I quickly realised that people were getting forgotten. If you come to a meeting you’re asked if you want to be booked on next time. That’s great (although this can cause cancelations later) but what if you don’t come next time? Or the time after? You’re going to go off the radar.
I actively go through the list of members and visitors and re–invite people who’ve not been for a while. We don’t have a big ‘core’ at Leamington Evening. As in, we don’t have a lot of people who regularly come along to the meeting. We get a lot of passporters and a lot of visitors. We’re working on building that core but for now but it’s a big task each fortnight to keep people coming.
By using the data from the ‘Your Team’ page you can really gain some ground on numbers. Communication is so key to a successful group.
During writing this we’ve just realised that Sian wasn’t booked on (because she wasn’t at the last meeting). So even the team can get missed off sometimes!
Using a CRM
If you’re not using a CRM in your business then you need to. Stop reading this and go and sign up for one now. Honestly. Our CRM runs our business and our client comms. It keeps us in the minds of the people we need to be and makes sure we don’t miss someone who was interested.
I’ve applied this to LBS. If I book you in you’re booked via email or social. I stick you in my CRM and set a reminder to ask you what you thought about the meeting after the meeting (this can sometimes be four weeks away). This ensures that I contact my visitors and see how the meeting went, or if they cancel it reminds me that they didn’t come along and that I need to re-engage.
Making sure you don’t forget your members, passporters and visitors is key growing a group. There’s a great CRM called Sales Radar which is built and designed by Steven Timberlake (Our Area Leader). Check it out… it’s got some great tricks in there too!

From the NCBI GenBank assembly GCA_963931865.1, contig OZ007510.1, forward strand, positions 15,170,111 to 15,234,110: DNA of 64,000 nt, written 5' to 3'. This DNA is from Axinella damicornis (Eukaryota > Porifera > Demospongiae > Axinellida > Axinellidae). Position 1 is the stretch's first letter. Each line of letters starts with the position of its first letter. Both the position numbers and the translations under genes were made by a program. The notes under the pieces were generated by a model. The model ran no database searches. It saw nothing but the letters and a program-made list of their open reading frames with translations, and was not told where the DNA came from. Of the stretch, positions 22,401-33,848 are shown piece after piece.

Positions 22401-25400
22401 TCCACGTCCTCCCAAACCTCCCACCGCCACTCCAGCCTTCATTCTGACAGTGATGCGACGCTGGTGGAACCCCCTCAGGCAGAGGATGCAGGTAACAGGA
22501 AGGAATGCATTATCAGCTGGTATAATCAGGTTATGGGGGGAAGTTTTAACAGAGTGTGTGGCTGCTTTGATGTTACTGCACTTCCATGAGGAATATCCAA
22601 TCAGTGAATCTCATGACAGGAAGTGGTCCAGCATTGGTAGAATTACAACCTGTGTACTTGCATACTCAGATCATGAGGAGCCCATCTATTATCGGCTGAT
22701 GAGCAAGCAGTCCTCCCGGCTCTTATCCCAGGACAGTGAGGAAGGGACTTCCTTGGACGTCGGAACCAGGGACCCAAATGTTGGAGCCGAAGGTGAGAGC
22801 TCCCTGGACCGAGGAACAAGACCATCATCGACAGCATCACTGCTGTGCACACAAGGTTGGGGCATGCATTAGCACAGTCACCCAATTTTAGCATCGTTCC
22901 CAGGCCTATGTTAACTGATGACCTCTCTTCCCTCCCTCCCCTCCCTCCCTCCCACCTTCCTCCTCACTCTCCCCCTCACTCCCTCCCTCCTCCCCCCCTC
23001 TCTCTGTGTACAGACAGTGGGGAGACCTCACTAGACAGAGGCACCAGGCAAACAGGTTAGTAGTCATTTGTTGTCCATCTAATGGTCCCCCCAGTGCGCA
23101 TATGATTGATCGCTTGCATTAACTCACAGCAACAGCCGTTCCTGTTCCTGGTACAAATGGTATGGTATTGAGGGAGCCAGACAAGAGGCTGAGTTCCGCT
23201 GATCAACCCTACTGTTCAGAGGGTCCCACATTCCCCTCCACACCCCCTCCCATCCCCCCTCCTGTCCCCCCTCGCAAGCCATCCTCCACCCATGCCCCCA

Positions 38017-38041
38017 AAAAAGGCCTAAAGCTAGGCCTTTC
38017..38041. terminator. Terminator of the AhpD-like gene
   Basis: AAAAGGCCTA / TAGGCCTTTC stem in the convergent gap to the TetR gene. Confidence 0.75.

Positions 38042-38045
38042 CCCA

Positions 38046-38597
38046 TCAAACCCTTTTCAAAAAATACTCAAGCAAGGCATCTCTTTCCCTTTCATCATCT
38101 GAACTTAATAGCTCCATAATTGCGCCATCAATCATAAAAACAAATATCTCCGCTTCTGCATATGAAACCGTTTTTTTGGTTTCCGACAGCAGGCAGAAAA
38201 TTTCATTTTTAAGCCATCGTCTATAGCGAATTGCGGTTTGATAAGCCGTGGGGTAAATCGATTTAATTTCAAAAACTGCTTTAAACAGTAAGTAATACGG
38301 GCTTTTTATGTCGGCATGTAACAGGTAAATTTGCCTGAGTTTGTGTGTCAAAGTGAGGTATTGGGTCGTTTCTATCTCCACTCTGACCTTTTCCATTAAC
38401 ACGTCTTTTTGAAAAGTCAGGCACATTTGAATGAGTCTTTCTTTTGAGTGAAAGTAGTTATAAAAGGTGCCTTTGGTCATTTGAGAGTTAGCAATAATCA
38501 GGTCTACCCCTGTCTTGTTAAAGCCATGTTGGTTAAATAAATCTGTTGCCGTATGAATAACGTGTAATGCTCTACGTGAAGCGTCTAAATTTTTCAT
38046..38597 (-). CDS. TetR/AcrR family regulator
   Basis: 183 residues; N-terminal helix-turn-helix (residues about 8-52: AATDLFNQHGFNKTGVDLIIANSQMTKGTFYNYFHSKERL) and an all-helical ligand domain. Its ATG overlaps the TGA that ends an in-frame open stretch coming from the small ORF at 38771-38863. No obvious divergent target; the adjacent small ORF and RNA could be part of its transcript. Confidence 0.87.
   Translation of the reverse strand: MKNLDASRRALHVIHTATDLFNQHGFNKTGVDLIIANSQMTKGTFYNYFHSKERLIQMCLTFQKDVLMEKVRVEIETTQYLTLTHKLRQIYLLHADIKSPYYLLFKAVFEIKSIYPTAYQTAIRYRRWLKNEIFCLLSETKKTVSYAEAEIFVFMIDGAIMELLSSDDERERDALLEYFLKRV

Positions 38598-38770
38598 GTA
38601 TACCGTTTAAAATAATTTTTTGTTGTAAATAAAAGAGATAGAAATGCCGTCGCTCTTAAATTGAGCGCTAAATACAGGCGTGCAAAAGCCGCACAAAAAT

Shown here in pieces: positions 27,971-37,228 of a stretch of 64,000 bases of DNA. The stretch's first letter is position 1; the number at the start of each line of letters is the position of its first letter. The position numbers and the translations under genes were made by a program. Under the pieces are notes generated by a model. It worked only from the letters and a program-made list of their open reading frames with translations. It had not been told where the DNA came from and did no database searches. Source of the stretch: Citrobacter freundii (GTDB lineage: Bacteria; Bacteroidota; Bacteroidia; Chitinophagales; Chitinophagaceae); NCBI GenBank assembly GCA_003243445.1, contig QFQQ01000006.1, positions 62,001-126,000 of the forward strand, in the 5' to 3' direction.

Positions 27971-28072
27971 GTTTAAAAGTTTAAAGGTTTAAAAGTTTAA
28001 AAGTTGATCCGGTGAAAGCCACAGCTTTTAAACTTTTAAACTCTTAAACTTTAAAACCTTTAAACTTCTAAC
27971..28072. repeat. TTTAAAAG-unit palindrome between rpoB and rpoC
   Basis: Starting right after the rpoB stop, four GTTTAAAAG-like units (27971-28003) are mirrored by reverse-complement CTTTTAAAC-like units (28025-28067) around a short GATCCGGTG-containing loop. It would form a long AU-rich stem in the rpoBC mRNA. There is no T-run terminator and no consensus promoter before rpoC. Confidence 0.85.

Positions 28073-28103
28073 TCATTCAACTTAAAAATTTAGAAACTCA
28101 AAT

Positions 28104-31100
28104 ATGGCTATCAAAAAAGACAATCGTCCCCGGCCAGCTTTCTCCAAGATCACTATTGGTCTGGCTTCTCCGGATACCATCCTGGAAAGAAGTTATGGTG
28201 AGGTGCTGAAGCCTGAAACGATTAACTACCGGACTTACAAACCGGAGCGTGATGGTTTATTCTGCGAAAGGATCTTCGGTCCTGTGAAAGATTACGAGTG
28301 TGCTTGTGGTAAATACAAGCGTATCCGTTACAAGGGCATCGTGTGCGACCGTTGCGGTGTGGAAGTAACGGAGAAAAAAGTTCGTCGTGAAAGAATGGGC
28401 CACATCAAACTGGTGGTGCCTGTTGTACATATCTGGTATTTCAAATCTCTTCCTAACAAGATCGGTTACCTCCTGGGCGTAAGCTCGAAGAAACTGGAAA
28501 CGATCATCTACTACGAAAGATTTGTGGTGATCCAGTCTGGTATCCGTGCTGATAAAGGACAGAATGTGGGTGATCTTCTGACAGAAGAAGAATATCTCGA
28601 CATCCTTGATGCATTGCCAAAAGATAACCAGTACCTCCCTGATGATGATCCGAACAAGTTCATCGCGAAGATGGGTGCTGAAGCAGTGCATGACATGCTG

Constant contact on Messenger
Your team is a team. I always find it amazing that some teams don’t talk between the meetings.
We talk daily!
Honestly; I’ve had three messages whilst writing this. We’re constantly speaking about bookings, visitors, numbers, 4Sights and more.
Keeping in contact makes your team stronger and helps to grow your group. We use Facebook Messenger to keep in constant contact and I know many others do too. Share your thoughts and news to keep it strong.
Linking up with other groups
I also linked-up with the other group leaders in the area. We had a group chat going with myself and Gary Jones (Leamington Lunch) and Kirk Pickstone (Leamington Breakfast) to share ideas and visitors and more. If I couldn’t get someone booked into my meeting I would get them booked in elsewhere.
We’d also share ideas, stories and findings to make ourselves accountable, stronger and better in our role. This worked really well and helped all three meeting become flagship at one point. We didn’t ever get them all flagship at once (there’s always next year!) but all three groups have also been top 20 at some point too.
If you look at this top 20 list then you’ll see quite a few Midlands groups in there. It’s certainly catching, this big group thing. I know for certain that the NEC and the Coventry meetings share a lot of their members and passporters as I did with Rugby at the time or writing this which used to run on the same day as mine.
Running a group isn’t a competition with your other groups in the area – it’s one big team effort!
Be loud, be prepared to change, share content, stories, news, photos and social media, and approach your meeting like an event and a business…
Running a big meeting is hard work. There, I said it. It’s not something you can spend 10 minutes on a fortnight. I spend about an hour a day on ours. Yes, 10 hours per fortnight. Why? Because I want a great meeting because it looks good on me and my team.
I run a marketing agency. How stupid would I look if no one knew about my meeting?
If you’re a business owner then you’ll look so much better with a successful meeting than a failing one.
In the summer of 2015 our group had an embarrassing four people at it.
Don’t let that happen. Get your team’s heads together and get a marketing plan sorted. Use a CRM, some social media and go to other meetings and shout about yours. Make your event a show with the best 4Sights and a great running order.
It’s simple, it’s just not that easy…. (Copyright Stefan Thomas Circa 2015- 2016.)